Announced at WWDC 2022, Managed Device Attestation protection shows that Apple is adjusting device security protections to adapt to an increasingly distributed age.
Secure the endpoints, not the end times
This adjustment reflects a reality shift. Work doesn’t happen on specific servers or behind defined firewalls today. VPN access can differ across teams. And yet, in a workplace defined by multiple remote devices (endpoints), the security threat is greater than ever.
Managed Device Attestation works to create a second boundary of trust around which device management solutions can work to protect against attack.
What is this for?
It’s all about philosophy. Apple understands that security must evolve beyond traditional perimeter protections such as VPNs or firewalls. Protection must be put in place across the edge of the network and needs to become increasingly autonomous. After all, protection can’t be wholly reliant on the data flow between device and server, as even that communication can be undermined.
Managed Device Attestation forms a proof point to help secure the device and confirm its identity. Think of it this way – you as a user may have proved who you are, and you may be in a location that your management systems see as viable – but how do you prove you are using a registered device?
That’s what Managed Device Attestation seeks to do. It requires only that you trust the Secure Enclave on your device processor, and that you also trust Apple to attest to the status of the device.
Essentially, the highly secured process shares key identity and other characteristics of the device as evidence with which to reassure the service that the device is one it can support. The Secure Enclave provides evidence to Apple’s attestation servers that the hardware is legitimate, Apple shares this with the service, and because the service trusts Apple the device is seen as legitimate.
The idea is to protect against use of compromised devices, situations in which an attacker is spoofing a service by pretending to be a legitimate device, or against attempts to access the network conducted by people who may have the users details but are working from an unrecognized device.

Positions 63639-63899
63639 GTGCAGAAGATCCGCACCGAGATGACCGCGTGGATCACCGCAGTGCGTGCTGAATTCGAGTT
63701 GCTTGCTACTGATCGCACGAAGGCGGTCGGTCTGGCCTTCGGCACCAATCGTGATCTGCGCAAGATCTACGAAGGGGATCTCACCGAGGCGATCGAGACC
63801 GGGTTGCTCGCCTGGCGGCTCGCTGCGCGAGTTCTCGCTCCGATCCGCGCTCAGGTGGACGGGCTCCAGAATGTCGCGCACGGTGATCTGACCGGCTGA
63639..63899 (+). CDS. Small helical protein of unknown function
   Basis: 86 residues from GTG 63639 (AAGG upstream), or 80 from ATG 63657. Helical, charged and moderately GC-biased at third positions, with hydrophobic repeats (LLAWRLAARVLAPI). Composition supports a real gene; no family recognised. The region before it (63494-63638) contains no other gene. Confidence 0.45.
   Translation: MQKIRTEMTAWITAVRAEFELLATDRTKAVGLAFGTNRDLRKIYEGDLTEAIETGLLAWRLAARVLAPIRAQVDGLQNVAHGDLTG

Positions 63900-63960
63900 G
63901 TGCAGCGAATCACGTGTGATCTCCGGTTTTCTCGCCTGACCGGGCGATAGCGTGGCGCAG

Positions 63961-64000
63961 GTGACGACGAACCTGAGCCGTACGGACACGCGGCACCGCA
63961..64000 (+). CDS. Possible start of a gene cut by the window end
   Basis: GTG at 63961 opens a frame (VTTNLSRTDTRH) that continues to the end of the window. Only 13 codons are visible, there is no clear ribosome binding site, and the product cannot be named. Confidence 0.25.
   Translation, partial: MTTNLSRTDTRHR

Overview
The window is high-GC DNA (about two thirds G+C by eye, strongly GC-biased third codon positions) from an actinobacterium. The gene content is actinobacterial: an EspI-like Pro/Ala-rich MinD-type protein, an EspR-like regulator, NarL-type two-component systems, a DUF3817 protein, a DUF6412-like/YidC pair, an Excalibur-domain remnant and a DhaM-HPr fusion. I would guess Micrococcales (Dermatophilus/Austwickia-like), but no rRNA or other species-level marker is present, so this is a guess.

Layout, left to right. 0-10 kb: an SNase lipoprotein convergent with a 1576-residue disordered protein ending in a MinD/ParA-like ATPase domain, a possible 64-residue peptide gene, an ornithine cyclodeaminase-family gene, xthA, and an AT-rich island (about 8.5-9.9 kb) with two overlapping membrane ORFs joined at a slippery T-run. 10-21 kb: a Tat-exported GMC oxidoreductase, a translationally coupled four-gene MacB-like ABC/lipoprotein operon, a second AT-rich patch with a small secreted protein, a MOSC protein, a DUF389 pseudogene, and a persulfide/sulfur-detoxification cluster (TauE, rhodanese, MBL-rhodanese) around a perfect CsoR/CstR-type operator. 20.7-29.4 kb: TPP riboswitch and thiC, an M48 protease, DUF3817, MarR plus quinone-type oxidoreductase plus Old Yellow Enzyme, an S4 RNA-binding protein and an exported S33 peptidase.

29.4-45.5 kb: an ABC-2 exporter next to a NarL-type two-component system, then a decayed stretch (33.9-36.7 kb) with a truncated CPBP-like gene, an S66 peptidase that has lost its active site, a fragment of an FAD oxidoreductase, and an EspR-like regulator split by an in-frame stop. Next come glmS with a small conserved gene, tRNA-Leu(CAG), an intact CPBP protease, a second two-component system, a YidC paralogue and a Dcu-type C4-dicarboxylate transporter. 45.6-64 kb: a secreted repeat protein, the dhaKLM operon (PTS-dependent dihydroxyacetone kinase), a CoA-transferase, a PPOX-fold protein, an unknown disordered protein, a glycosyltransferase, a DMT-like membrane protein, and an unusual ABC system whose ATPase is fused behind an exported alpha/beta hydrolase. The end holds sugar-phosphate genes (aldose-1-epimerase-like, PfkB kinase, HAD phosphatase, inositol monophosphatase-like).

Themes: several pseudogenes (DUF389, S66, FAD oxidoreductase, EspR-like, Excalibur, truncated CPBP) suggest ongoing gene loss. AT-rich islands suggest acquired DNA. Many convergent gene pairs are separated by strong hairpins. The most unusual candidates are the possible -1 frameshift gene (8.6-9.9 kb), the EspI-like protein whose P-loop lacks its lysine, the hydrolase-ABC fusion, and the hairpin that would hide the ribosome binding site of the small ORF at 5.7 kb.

How does this work?
While you’ll need to dig deep to get to grips with the technology behind the system, a zoomed-out explanation follows:
- Managed Device Attestation uses the Secure Enclave built into Apple products along with cryptographic attestations that together confirm the identity of a managed device.
- When such a device attempts to connect to MDM, VPN, Wi-Fi, or other services it must also confirm it is a legitimate request from a legitimate device.
- The Attestation component comes in the form of certificates designed to provide strong assurances that a specific device is legitimate. It exploits multiple technologies, including TLS private keys generated and protected by the Secure Enclave.
- It also uses Apple’s servers and a (currently) draft standard for an Automated Certificate Management Environment.
At its simplest, when you want your device authorized and request permission to do so, the device sends key information such as user or device identity to the service to confirm it is who it claims to be. This information is secured, of course, and works via an Apple server.
The service looks at what it’s been told, compares it to its own records, verifies the message is genuine (as in signed and delivered by Apple’s servers) and approves access. Attestation works thanks to MDM servers and the company’s Automatic Certificate Management Environment (ACME) protocol, which makes attestation available to services beyond MDM.
When will this be available?
Managed Device Attestation will be available for iOS 16, iPad OS 16 and tvOS 16 as the new operating systems appear over the coming weeks. MDM providers such as Jamf will certainly embrace support for this once it appears.